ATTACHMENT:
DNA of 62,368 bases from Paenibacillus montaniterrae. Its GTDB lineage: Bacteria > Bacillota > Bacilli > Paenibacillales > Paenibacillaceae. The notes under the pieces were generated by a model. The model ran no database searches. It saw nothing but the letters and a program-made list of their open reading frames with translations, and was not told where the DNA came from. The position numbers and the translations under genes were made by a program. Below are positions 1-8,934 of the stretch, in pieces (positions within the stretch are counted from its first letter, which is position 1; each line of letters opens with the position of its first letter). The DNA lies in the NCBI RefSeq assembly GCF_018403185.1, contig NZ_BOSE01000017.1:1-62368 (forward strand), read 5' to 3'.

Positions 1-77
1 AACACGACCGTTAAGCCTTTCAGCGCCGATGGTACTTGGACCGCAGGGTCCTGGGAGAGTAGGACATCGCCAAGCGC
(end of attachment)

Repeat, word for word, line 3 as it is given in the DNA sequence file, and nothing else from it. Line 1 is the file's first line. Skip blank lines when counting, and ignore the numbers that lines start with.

1 AACACGACCGTTAAGCCTTTCAGCGCCGATGGTACTTGGACCGCAGGGTCCTGGGAGAGTAGGACATCGCCAAGCGC